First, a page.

The Modern Survival Guide #61

Photo by Markus Spiske on Unsplash
  1. It limits the cooperative ability of societies
  2. It limits economic potential
  3. It limits one’s ability to see different viewpoints
  4. It limits our ability to make friends
  5. It is not based in any good science
  6. It rewards ignorance and sloppy thinking

#1: Racism Creates Violence and Repression

Racism is bad because it is a major cause of violent and repressive behavior, which is an obvious and inherent trigger for all kinds of very bad social consequences. We’ve been running this experiment in the US since our founding, and the results are unequivocal. At this stage we barely even need the overwhelming evidence the rest of the world has provided to make this point.

#2: Racism Limits the Cooperative Ability of a Society

Part of the big practical problem of racism is that the violence, repression, and general ill will which it engenders are extremely bad for social capital.² If I think you’re a lesser species, I’m going to have real trouble working with you, accepting your ideas, and finding areas where we can cooperate to the interest of both parties. That’s just human nature. I may find ways to exploit you, but that is a very different thing.

#3: Racism Limits a Society’s Economic Opportunities

Now more than ever, the central driving question of any economy is simple: how many smart people do you have plugged into your workforce and entrepreneurial groups? More = better. The simple truth of the human condition is that there are only so many geniuses to go around, and of those only a fraction will be competent. A society which can make the best use of that resource will be more prosperous than one which cannot, and neither genius nor competence are racially or ethnically limited.

#4: Racism Limits Viewpoints in Society

Being racist means that you are, by default, less disposed to trust statements made by the group towards which you are being racist. This immediately and radically limits communication and the exchange of viewpoints, which is a serious problem.

#5: Racism Limits Our Ability to Make Friends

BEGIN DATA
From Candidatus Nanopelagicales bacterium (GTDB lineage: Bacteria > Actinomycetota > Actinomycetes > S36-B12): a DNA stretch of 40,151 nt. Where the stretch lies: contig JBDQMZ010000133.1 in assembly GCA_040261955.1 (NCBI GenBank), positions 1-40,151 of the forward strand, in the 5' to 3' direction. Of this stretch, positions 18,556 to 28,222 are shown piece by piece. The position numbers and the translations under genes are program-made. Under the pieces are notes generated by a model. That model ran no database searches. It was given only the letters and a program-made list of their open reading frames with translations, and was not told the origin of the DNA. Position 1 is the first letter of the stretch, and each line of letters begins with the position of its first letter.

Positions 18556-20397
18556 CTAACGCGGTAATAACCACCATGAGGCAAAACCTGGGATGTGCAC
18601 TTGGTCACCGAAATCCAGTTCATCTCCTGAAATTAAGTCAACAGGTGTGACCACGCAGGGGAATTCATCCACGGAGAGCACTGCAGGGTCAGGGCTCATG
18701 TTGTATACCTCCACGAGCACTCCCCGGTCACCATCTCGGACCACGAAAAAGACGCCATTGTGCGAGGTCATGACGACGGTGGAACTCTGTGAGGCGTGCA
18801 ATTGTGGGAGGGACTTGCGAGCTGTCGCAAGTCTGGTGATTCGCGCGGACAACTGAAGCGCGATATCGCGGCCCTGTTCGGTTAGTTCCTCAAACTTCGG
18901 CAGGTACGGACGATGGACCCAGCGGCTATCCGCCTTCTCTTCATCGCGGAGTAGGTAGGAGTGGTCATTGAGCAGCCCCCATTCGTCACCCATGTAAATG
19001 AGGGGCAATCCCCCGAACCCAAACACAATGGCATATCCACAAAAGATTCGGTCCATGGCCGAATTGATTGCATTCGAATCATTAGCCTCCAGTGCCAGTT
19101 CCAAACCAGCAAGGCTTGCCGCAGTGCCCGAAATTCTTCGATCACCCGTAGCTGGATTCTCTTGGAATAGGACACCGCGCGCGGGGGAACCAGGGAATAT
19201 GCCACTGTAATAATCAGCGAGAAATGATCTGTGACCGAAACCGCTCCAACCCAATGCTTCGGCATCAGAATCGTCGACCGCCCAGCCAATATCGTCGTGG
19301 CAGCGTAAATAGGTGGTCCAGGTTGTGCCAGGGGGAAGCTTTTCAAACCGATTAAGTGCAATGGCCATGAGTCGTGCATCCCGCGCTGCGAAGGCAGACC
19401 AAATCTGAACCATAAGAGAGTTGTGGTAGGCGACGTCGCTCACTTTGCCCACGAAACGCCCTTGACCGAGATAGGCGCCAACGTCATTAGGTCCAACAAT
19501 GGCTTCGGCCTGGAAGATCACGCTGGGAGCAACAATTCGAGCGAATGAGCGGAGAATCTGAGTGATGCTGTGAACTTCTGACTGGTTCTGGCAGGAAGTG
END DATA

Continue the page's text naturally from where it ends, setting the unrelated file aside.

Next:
If I see you as inferior, and you know it, it’s very unlikely that we will ever be friends. I might be polite to you, maybe even pleasant to you, but that’s not the same thing. A friend is someone you rely upon and who can rely upon you. Racists are rarely friends with their targets, for exactly this reason: why would you be willing to rely on someone you hate or disparage?

#6: Racism is Not Based on Good Science

There is a pernicious pseudo-scientific myth that is still going around today and it is this: that people of different skin colors can be demonstrated to be either superior or inferior. This is patently, totally, ridiculously false. Modern genetics has conclusively proven that skin color is simply a function of our ancestors’ homes’ latitude — different skin colors simply reflect different mutations designed to allow us to absorb more or less sunlight, thereby controlling vitamin D production and providing protection from overexposure to UV radiation.

#7: Racism Promotes Ignorance and Sloppy Thinking

Playing off of the previous point, racism promotes concepts that are antithetical to a rational, scientific viewpoint. And this has consequences, one of which is to expose people to the pseudoscience community in general. It’s not that much of a step from believing racist pseudoscience to believing other pseudoscience — it’s reliant on the same faulty implementation of the scientific method. Normalizing racism is a step toward normalizing a non-scientific worldview.

How to Not be Racist

Racism is bad. Therefore we ought not to be racist. But that’s very, very hard. Hell, even singing puppets figured that out. We’re racist because our brains are pre-programmed to make broad judgements based on very little information, and are also programmed towards tribal in-group/out-group responses to threat stimuli. In normal English, that is to say that once we have a bad experience with someone of a different race, we are naturally going to view all people of that race the same way. This mental strategy worked great for sabre tooth tigers, but doesn’t work very well with people.

Searching for truth in a world focused on belief.